This blog is intended to go along with Population: An Introduction to Concepts and Issues, by John R. Weeks, published by Cengage Learning. The latest edition is the 13th (it will be out in January 2020), but this blog is meant to complement any edition of the book by showing the way in which demographic issues are regularly in the news.

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Sunday, July 21, 2013

Crime is Falling--Demography is Implicated

The cover story in this week's Economist is about the fall in crime in the rich world, despite economic troubles and higher-than-average unemployment among young men--the usual suspects when crimes are committed.
Both police records (which underestimate some types of crime) and surveys of victims (which should not, but are not as regularly available a source of data) show crime against the person and against property falling over the past ten years in most rich countries. In America the fall began around 1991; in Britain it began around 1995, though the murder rate followed only in the mid-2000s. In France, property crime rose until 2001—but it has fallen by a third since. Some crimes are all but disappearing. In 1997, some 400,000 cars were reported stolen in England and Wales: in 2012, just 86,000.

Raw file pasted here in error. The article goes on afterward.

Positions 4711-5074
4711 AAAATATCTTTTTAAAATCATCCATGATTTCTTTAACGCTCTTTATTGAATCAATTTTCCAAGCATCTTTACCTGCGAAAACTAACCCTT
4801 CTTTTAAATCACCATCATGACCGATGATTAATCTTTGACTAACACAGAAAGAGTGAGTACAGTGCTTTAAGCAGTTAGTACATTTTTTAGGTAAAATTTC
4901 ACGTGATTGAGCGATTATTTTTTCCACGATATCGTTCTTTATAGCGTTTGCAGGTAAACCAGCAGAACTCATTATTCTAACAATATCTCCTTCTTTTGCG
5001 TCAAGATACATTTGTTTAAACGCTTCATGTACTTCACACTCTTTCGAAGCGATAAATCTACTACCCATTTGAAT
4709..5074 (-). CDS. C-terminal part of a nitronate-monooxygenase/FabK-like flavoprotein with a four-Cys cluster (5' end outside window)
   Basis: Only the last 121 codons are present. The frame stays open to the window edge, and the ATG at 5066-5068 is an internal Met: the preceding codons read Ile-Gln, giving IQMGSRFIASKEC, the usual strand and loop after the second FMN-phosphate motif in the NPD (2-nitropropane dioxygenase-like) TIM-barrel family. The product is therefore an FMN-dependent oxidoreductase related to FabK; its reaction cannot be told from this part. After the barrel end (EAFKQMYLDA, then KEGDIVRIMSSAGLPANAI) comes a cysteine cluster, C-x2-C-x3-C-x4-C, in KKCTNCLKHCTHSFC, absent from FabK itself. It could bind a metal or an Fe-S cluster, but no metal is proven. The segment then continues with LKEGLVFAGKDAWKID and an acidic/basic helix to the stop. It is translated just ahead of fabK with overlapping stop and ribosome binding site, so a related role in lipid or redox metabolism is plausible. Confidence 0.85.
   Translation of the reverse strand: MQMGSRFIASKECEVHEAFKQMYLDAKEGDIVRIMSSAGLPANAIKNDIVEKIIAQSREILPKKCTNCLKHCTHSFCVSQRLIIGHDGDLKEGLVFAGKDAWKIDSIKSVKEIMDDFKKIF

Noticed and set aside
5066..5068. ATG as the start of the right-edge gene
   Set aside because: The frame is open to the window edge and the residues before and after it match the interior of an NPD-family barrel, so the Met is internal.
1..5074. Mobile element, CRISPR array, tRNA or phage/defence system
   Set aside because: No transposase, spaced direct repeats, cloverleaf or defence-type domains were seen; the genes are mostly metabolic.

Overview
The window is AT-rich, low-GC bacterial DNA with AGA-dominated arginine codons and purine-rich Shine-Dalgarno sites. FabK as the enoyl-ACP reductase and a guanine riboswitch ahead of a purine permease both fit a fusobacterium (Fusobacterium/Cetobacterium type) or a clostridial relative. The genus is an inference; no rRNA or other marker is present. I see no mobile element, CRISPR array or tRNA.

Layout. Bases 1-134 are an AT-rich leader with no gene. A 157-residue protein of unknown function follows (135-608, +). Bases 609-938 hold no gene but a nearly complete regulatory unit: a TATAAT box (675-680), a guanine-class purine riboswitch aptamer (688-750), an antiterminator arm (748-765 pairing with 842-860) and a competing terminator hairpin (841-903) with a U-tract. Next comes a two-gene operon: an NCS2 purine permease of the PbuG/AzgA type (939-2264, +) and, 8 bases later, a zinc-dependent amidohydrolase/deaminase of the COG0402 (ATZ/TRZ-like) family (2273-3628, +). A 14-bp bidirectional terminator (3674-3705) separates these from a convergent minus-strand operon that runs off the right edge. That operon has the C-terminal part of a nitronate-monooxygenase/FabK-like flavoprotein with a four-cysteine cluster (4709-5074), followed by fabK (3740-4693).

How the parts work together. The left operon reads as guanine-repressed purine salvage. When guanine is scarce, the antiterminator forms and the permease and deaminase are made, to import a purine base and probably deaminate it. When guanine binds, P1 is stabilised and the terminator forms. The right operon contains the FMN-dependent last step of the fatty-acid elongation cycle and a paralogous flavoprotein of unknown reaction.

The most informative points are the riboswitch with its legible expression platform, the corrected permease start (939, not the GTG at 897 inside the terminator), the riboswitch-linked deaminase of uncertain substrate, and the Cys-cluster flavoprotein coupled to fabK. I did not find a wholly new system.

What's going on here? The first and most obvious answer is that all of the rich countries are getting older and so the young male population is generally going down as a fraction of the population. However, as I noted a couple of years ago, and as the Economist points out, the age structure--while helpful--cannot be the sole direct explanation. Nor can country-specific explanations such as the idea put forward by Steven Levitt (of Freakonomics fame) that the legalization of abortion in the US in the 1970s prevented the births of would-be criminals.

The most likely explanation has, in my mind, two parts: (1) while the trends in the age structure cannot be a strong direct influence on crime rates, the continuation of an older age structure changes the way younger people are viewed and how they view themselves, and this may generate a situation in which there is less overall societal tolerance for crime among its youth; and (2) there has been an incredible rise in technology allowing criminals to be identified and thus apprehended. The Boston Marathon bombers story comes immediately to mind. The combination of security cameras and smart phones with GPS and cars with GPS, among many other things, have increased the odds of getting caught and that almost certainly deters crime (and much more so, I would estimate, than an increase in people running around with guns).

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